The auto insurance industry recently announced that premiums
are going up. As expected this has generated political pressure
for more government regulation. Fortunately for drivers, the
Ontario government instead wants to reduce some of the costs
created by its existing regulatory burden on auto
Specifically, Ontario has decided to lower the minimum
required non-catastrophic medical and rehabilitation coverage
to $50,000 from the current $100,000. This is not deregulation,
but the move will increase the amount of choice that consumers
have over the extent of coverage they purchase.
The change is good news because Ontario's auto insurance
regulations essentially force drivers to buy more expensive
coverage than many people would voluntarily purchase if given a
choice. A 2006 comparative study of auto insurance among 10
Canadian provinces, 50 U.S. states and the United Kingdom
published by the Fraser Institute found that that in
jurisdictions where consumers were given a choice, they
typically preferred a lower level of benefit coverage in
exchange for lower premiums.
Premium costs also tend to be higher in places where
government regulations are more onerous. Across all
jurisdictions, a lower burden of auto insurance regulation was
statistically linked with lower and more affordable premium
Ontario's experience was consistent with this general
finding. Ontario was ranked as the fifth most severely
regulated auto insurance market among the 61 jurisdictions
studied. The province also ranked as the seventh most severely
regulated market in an index of consumer choice in particular.
Not surprisingly, Ontario ranked as the eighth most expensive
place for auto insurance.
Aside from the potentially unwanted coverage and costs it
creates, Ontario's regulatory requirement for
medical-rehabilitation coverage under auto insurance is largely
Under the principles and provisions of the Canada Health Act
and the Ontario Health Insurance Act, any acute-care health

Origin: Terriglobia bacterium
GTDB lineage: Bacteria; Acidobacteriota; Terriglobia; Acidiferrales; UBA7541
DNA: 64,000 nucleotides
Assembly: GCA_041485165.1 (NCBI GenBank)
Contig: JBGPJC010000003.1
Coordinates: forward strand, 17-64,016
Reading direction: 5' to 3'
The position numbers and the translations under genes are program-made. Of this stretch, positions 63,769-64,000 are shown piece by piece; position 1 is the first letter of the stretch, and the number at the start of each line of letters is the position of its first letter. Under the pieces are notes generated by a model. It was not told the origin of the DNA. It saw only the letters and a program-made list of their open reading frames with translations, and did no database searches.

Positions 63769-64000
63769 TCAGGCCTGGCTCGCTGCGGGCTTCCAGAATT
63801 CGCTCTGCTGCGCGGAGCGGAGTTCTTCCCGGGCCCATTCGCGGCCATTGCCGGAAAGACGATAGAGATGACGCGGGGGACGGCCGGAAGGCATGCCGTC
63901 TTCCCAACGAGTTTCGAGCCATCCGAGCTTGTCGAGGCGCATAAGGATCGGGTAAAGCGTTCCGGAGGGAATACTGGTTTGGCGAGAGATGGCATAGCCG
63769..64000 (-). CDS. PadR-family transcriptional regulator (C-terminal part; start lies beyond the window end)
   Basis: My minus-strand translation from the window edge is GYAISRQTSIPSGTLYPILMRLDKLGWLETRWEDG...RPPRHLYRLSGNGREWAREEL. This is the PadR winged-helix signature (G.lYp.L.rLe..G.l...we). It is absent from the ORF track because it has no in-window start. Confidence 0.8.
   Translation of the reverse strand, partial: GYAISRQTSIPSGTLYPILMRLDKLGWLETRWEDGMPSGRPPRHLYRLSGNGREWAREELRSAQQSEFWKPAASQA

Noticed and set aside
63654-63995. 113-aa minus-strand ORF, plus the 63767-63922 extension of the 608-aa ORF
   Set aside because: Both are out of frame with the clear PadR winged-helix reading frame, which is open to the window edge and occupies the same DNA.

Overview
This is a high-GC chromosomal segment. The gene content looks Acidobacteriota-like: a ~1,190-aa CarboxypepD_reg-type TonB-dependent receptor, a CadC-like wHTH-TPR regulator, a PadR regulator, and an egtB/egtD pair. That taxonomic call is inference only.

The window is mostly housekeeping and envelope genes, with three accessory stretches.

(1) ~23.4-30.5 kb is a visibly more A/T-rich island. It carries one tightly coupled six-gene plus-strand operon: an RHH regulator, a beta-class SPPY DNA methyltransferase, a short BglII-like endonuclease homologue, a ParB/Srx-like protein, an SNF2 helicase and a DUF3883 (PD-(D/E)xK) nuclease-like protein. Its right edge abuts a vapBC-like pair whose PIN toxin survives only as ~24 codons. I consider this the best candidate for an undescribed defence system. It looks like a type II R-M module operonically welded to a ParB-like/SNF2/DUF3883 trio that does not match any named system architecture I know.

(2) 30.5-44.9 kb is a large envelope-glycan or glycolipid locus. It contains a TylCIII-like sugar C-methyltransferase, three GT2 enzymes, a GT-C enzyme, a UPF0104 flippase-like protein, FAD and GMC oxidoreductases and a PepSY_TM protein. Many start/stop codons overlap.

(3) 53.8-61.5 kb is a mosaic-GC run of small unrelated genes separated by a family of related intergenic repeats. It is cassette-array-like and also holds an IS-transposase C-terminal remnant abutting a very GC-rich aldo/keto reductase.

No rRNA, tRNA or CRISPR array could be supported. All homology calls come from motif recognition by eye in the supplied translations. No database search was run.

service deemed by the province to be medically necessary must
be paid for through the publicly funded medicare system. In
practice, acute treatment for injuries suffered in auto
accidents is covered under the provincial health care
Catastrophic injuries and long-term disability are also
insured separately and can be supplemented by tort awards. So
the minimum medical-rehabilitation coverage provisions of auto
insurance cover the cost of treating injuries that are not
classified as catastrophic, and are not serious enough to
require medically necessary acute care.
In fact, the medical rehabilitation coverage mainly pays for
physiotherapy following soft tissue injuries like sprains and
whiplash. The less serious nature of the treatment paid for
through the medical-rehab coverage of auto insurance suggests
that there should be lots of room for consumers to decide how
much coverage they are willing to pay for.
So why do governments force drivers to buy more coverage
than they may want or need?
One explanation is that government regulators are more
risk-averse than drivers. When acting paternalistically on
behalf of the public, regulators tend to require drivers to
Another potential explanation could be that such regulations
are politically supported by special interest groups who
benefit economically from the requirement to buy extra
The Canadian Press has reported that the Alliance of
Community Medical and Rehabilitation Providers and the Ontario
Trial Lawyers Association oppose the province's decision to
increase consumer choice over auto insurance coverage. So it is
worth asking whether these groups have a potential economic
interest in a higher regulatory burden on auto insurance.
It is not hard to see how medical-rehab professionals might
potentially benefit from higher coverage limits because
expanded insurance coverage allows providers to sell more
services and charge higher prices. Trial lawyers might also
wish to defend the principle of higher insurance coverage
limits in general because higher coverage makes it easier for
the courts to justify larger awards and settlements in auto
Regardless of the potential political explanations, there is
no economic justification for regulating the coverage choices
of consumers. Ontario's policy change is welcome, but consumers
could be even better off if the government fully deregulated
auto insurance altogether.
The evidence shows that as long as private markets are open
to competition and consumers have freedom of choice, on
average, we should see the lowest possible premiums for any
given level of insurance benefit.